Good read

An LA King and his abusive dad

patosullivan-blackandblue.jpgScreen grab from The Players Tribune.

I meant to post this back in December as a prime example of the kinds of pieces that Derek Jeter's Players Tribune website is putting out. I missed the window then, but a profile this month of the Players Tribune has this stat: The site's top two most-read stories since it started have been Kobe Bryant's November retirement poem — and former LA King Patrick O'Sullivan's sad, infuriating first-person story from December about his hyper-abusive father and all the hockey people in Canada and the United States who let it go on. When a pro athlete's story begins with "My father used to beat the shit out of me," you know it's going somewhere real.

O'Sullivan played parts of three seasons with the Kings and was supposed to be a star, but never became one. After LA he bounced to four teams and left the National Hockey League for good in 2012, done at age 28. Here's a snippet of his story:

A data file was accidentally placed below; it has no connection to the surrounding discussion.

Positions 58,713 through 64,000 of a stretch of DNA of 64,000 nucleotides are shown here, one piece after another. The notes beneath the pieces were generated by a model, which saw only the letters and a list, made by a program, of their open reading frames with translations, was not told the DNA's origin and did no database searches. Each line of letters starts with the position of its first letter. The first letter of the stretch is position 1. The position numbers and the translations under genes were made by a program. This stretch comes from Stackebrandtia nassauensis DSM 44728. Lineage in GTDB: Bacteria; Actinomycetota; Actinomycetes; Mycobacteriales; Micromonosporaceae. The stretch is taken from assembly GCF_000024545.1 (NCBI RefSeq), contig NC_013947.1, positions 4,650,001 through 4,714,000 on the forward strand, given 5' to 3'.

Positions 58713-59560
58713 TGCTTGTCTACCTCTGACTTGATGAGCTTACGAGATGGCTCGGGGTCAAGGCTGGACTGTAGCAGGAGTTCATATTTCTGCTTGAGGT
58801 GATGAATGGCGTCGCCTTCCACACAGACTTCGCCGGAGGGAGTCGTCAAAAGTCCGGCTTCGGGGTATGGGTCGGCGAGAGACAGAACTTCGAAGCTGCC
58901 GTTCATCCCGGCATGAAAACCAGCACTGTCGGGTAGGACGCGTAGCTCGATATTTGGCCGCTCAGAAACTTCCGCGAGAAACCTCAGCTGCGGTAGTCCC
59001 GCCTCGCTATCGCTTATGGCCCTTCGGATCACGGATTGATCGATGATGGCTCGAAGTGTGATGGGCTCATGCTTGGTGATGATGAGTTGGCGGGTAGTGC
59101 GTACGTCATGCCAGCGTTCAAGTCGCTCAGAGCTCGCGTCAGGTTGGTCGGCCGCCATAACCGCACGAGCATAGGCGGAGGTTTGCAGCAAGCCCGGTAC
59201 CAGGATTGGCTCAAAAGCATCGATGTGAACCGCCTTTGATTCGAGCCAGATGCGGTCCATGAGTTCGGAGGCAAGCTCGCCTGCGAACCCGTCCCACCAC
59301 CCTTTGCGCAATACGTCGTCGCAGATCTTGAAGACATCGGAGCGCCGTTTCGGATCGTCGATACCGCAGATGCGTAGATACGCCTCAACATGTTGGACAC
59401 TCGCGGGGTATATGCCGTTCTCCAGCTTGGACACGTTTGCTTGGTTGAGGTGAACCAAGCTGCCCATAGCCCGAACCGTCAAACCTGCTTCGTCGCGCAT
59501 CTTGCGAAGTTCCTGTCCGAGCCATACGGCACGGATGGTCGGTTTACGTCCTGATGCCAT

My father used to beat the shit out of me.

I don’t say that to be shocking, or to get your attention. I say that because it’s just a simple fact. He would throw punches. Not like he was hitting a small child — but like he was in a bar fight with a grown man. Whenever some people hear the phrase “child abuse,” it’s very hard for them to think about what’s really happening. They imagine discipline that gets out of hand once in a while, because it’s easier that way.

How many times have you heard someone say this?

“My parents used to give me the belt, and I turned out OK.”

So let me be really clear about what happened to me. From the moment I got my first pair of hockey skates at five years old, I got the living shit kicked out of me every single day. Every day after hockey, no matter how many goals I scored, he would hit me. The man was 6-foot-2, 250 lbs. It would start as soon as we got in the car, and sometimes right out in the parking lot.

By the time I was 10, it got worse. He would put cigarettes out on me. Choke me. Throw full soda cans at my head. Every time I stepped on the ice, I knew that my play would determine just how bad I got it when we got home. I’d score a hat trick, and afterward we’d get in the car and he would tell me that I played “like a faggot” (that was his favorite term, which says a lot).

I thought it was normal. As a kid, you just don’t know any better.

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